Question: Can you please give me some good guidelines on how to deal with peer pressure? I am very affected by what the people around me are doing. I don't know if it's that I'm afraid of people getting angry with me or I need to be the center of attention. I think that that is my most difficult challenge and if I could just not be afraid to be different I would be a much better person.
This is a good question. You are not alone in being affected by this nor is this a new problem. Long before psychology had anything to say on this topic, The Rambam in the beginning of the 6th Perek of Hilchos Deios lays downs some general guidelines regarding peer pressure. I will try to follow that format and embellish a bit.
It is normal for one to be influenced by their surroundings. One can be influenced to conform through either direct or indirect pressure, regardless of one’s age. We all have a strong motivation to belong to a larger group, but this comes with the price of conformity. This is true on some level for all groups including political groups, Shuls, Yeshivos, and friends. In all these situations, peer pressure can be a very powerful force. Even highly intelligent people are susceptible to cave to the pressure to conform as has been documented in many experiments (e.g., the The Asch Conformity Experiments).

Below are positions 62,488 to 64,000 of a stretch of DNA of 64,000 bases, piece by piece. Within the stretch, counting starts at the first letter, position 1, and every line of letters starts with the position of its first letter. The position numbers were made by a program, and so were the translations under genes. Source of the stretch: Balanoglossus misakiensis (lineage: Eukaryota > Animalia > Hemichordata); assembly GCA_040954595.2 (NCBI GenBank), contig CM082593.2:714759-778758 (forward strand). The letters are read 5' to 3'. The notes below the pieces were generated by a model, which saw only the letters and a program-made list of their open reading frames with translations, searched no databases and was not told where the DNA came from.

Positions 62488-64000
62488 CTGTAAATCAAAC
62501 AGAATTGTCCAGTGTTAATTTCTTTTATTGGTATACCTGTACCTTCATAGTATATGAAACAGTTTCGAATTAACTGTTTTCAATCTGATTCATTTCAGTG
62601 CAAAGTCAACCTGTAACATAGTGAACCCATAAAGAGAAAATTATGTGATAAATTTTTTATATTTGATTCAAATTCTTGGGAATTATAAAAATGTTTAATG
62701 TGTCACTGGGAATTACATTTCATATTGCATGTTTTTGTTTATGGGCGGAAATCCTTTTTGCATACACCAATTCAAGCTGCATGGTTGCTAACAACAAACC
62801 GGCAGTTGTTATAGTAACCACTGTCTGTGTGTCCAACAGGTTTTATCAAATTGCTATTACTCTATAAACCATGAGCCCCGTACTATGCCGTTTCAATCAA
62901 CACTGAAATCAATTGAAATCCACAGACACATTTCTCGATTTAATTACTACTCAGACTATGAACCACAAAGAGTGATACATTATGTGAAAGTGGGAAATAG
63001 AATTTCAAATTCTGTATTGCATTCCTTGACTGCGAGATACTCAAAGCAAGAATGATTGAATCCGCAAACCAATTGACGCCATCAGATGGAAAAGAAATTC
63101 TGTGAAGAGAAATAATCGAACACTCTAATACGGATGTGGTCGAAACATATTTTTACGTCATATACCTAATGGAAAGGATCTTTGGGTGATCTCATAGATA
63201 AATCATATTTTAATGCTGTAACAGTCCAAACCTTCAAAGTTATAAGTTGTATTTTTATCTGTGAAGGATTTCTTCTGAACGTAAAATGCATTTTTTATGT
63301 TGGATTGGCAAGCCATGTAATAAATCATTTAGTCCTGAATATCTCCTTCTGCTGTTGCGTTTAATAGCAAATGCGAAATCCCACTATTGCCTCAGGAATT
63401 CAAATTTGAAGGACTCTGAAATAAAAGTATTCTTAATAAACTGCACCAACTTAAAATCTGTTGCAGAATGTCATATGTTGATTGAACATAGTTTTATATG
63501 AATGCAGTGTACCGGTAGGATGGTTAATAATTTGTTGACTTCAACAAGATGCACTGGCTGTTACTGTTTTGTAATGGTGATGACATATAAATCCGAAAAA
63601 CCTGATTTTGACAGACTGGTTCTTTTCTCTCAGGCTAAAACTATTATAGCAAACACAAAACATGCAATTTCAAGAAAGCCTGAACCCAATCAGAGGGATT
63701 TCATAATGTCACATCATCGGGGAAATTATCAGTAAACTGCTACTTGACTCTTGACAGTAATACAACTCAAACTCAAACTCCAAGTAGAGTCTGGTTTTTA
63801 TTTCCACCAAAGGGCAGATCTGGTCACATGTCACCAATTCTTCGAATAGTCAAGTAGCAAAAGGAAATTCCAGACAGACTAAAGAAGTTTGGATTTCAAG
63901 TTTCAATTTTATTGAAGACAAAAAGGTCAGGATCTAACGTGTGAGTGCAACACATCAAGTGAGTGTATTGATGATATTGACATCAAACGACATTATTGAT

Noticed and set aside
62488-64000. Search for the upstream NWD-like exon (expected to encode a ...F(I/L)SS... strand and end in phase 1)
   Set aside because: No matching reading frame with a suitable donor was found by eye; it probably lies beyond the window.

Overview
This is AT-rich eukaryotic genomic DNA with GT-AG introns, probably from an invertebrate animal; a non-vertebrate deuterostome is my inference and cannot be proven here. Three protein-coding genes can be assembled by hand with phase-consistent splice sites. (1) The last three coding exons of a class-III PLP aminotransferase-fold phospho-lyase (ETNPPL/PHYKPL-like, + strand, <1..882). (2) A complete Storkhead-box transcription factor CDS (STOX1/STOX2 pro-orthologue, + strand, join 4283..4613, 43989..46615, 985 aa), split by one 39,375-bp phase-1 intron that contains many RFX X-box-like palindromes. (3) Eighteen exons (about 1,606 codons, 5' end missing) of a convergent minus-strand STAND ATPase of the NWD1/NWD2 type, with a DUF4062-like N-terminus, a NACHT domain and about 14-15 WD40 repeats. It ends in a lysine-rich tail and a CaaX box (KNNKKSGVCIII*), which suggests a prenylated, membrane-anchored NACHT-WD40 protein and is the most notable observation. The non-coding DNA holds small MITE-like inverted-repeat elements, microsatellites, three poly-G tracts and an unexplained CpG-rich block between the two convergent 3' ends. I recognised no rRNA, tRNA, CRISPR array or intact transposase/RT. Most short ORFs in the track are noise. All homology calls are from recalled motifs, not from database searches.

Because of this reality, we should surround ourselves with those who will influence us positively. Not all conformity is damaging. For example, belonging to a broader group that encourages one to grow in Torah study, Tznius, to make technology restrictions, or to care for eldery parents are all example of positive peer pressure. Aside from utilizing general positive peer pressure, we can also use it for specific needs such as by belonging to groups that will help us overcome our unique challenges (e.g., losing weight, quitting smoking).
In addition, we should distance oneself from those who can negatively influence us. Peer pressure can lead us to engage in behaviors that are inconsistent with our values (e.g., drinking or smoking). Even more common, but perhaps equally damaging, is the pressure that we feel to fit in and keep up with the Jones’ and lead our lives in ways that are not authentic and carry negative ramifications.
The balance of life is to seek positive peer pressure while simultaneously training ourselves to combat and resist negative peer pressure. This is about staying true to our own convictions. The following are tips that may be helpful in this regard:
Originally appeared in Yated Neeman